CONSERVATIVE BLACK CHRISTIANS: THE REAL UNCLE TOMS?
We live in a day and time that if you are tagged an Uncle Tom it could be truly detrimental to your well being. Black leaders will totally refine your character in such a manner that few others would want to even stand in a line with you. One group of whites will praise you for your independence or treat you as a leper. The other group in league with minority groups could hardly be happier. It is ironic that almost every one has it all wrong!
When Harriet Beecher Stowe penned her novel Uncle Tom’s Cabin in 1852, it became a national best seller. I bet you know that. Maybe you also know that the book was inspired by a real person, Josiah Henson, who was a slave at one point. Only in the book, Uncle Tom was a heroic figure. He is bought by one Simon Legree a slave owner in Mississippi, whom many slaves call the worse slave owner that ever lived. He owned two supervisor blacks whom he named Sambo and Quimbo. These two, like some supervising blacks, treated their fellow slaves in inhuman ways that taxed a person and mental endurance to their limits.
The books, movies and general low information indulgence in societal disinformation have cause history and even Ms. Stowe’s book to be turn over on its head. Truth became a lie and a lie became the truth in the collective mind of Americans
After Tom was hired, he became so out spoken about the deeds of the leader blacks that it grieved them. He also performed what he was asked so well that after being sold more than once the slave owners were loathe to allow the sort of injustice he explained that he had seen which, he said, made slaves even less productive. In fact, it was the Sambos and Quimbos of slavery, who danced to the tune of the slave master; effaced their own character and conscience in lowering themselves for profit that Tom found to be the most out spoken opponents of his Christ- like perspective towards others. Stowe’s Tom is proclaimed in her portrayal below:
Legree wanted to make Tom an overseer. When he is ordered to flog a woman slave, Tom refuses. Legree strikes him repeatedly with a cowhide lash. Again, he tellz Tom to beat the woman. Tom, with a soft voice, sayz, "the poor crittur's sick and feeble; 'twould be downright cruel, and it's what I never would do, nor begin to. Mas'r, if you mean to kill me, kill me; but, as to my raising my hand agin anyone here, I never shall, -- I'll die first."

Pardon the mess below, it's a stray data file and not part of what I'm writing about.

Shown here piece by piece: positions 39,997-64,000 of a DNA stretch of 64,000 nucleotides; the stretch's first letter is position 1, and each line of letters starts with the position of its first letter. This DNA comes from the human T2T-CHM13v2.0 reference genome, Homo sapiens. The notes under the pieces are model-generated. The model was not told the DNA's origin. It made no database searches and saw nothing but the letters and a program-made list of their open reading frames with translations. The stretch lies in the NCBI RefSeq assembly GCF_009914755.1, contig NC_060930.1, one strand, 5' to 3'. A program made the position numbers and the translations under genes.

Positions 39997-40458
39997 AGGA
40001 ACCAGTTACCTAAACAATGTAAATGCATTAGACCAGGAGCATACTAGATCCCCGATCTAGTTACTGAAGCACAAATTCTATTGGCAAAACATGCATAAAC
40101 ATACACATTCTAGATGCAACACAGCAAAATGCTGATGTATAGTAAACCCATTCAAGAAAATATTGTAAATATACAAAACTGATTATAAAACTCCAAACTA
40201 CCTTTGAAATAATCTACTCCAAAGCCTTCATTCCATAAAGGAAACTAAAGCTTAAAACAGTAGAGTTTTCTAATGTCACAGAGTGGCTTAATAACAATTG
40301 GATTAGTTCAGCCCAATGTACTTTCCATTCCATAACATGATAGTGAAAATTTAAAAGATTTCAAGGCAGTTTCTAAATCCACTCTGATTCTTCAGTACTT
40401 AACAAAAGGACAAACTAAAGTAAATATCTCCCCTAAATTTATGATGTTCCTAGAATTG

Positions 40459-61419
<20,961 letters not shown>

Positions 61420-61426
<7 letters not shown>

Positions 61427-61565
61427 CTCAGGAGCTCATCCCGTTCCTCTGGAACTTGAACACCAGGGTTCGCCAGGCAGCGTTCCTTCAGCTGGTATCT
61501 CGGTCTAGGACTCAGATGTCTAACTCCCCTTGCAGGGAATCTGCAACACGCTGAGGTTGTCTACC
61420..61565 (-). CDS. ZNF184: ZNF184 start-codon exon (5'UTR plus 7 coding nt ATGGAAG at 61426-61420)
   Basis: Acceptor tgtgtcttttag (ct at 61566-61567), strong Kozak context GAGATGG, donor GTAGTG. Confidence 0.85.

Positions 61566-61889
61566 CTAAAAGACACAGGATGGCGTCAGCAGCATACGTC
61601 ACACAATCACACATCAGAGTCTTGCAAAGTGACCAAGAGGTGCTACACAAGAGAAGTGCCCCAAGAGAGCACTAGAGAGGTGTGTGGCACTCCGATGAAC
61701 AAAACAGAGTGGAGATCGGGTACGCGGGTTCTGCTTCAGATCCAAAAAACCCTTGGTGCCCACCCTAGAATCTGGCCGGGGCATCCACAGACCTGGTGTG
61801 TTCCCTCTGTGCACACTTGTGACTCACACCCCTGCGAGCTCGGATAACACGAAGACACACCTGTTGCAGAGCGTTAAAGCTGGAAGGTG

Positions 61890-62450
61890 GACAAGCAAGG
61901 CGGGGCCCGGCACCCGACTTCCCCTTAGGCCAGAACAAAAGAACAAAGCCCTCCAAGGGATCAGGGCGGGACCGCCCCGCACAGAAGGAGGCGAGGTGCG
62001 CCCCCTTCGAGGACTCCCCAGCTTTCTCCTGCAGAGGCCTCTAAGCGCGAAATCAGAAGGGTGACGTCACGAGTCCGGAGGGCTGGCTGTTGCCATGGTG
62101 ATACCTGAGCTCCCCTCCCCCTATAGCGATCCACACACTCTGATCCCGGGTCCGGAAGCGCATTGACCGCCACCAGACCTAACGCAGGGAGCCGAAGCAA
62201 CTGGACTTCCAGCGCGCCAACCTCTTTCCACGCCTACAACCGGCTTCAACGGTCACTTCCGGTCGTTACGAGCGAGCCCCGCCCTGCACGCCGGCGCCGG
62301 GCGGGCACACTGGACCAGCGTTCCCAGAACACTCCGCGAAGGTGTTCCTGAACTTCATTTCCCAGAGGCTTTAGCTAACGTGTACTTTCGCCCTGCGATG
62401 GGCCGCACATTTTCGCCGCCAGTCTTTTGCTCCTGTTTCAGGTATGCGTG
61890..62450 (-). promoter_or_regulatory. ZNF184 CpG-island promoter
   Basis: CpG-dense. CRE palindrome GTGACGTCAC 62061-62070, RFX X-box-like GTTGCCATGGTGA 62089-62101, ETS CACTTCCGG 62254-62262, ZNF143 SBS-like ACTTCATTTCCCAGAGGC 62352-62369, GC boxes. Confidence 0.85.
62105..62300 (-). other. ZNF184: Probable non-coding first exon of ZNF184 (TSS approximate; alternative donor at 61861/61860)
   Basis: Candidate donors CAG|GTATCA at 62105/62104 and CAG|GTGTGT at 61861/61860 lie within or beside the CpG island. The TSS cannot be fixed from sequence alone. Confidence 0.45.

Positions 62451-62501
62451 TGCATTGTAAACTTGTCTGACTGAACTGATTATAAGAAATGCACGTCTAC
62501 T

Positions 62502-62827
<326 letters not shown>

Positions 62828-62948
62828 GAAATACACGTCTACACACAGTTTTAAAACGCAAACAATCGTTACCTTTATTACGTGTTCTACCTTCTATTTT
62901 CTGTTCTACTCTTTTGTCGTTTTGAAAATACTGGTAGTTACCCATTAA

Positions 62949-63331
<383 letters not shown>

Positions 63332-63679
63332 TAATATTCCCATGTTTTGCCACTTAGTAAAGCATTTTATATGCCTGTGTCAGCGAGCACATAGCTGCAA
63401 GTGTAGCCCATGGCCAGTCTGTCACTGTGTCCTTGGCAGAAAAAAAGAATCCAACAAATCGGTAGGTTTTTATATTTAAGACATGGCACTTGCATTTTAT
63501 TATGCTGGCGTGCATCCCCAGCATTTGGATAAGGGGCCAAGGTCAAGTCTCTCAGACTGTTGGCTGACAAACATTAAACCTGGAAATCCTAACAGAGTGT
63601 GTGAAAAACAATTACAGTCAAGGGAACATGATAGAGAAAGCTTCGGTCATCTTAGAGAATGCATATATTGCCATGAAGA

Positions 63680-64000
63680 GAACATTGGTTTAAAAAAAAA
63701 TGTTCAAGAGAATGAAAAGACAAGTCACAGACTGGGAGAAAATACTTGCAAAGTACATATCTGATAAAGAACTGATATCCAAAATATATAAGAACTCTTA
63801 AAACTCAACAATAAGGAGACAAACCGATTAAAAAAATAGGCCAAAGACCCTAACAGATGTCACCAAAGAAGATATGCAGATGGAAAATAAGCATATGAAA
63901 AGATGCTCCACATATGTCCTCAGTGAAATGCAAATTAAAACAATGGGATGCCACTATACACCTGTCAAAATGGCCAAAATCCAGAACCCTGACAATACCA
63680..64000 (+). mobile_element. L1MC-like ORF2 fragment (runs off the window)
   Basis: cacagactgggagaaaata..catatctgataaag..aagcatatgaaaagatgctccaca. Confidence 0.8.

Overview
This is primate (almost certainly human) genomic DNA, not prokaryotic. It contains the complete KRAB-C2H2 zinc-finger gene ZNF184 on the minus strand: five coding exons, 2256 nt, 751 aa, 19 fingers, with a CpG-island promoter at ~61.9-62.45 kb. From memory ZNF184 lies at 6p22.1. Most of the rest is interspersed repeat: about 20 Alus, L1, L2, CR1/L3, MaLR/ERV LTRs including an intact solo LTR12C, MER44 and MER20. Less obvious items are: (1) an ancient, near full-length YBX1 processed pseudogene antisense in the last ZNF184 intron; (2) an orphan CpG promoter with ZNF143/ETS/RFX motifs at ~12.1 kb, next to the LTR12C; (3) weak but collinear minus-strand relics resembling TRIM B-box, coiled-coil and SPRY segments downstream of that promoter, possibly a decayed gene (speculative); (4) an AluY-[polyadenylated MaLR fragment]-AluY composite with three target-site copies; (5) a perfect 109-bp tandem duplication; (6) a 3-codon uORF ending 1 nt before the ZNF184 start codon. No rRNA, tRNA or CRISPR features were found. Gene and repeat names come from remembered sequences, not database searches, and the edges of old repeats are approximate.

Writer, Bill Carpenter, writer of Destiny Magazine, describes the antagonism of the black leaders who worked on behalf of the slave masters, this way;
Soon, Tom lived in his own cabin, which became the place of counsel and sanctuary for Afrikanz with grievances. His willingness to confront black and white injustice earned him a limited freedom long before the Civil War.
He did encounter opposition however, but it was not from white slave owners. His biggest enemies were those black overseer's appointed as leaders over the people. They were being increasingly challenged by slaves who found the bold courage of Uncle Tom very attractive.
The historical fact is that a quiet but growing movement could be found in plantation after plantation of slaves who wrapped themselves around the concept of individual rights and dignity. By the mid 1820's these rugged souls, who grew in their boldness to stand up to their overseer's, became known as Uncle Tom's.
Isn’t it time that Christian black conservatives and every freedom loving person, stop running from Uncle Tom and start running towards him. It was he and now is people like him that are willing to stand up with truths anyone can see is best for themselves; kind words that break bones and courage that cannot be beaten out of us. Our country needs us all to once again stand tall for the truths that are self evident.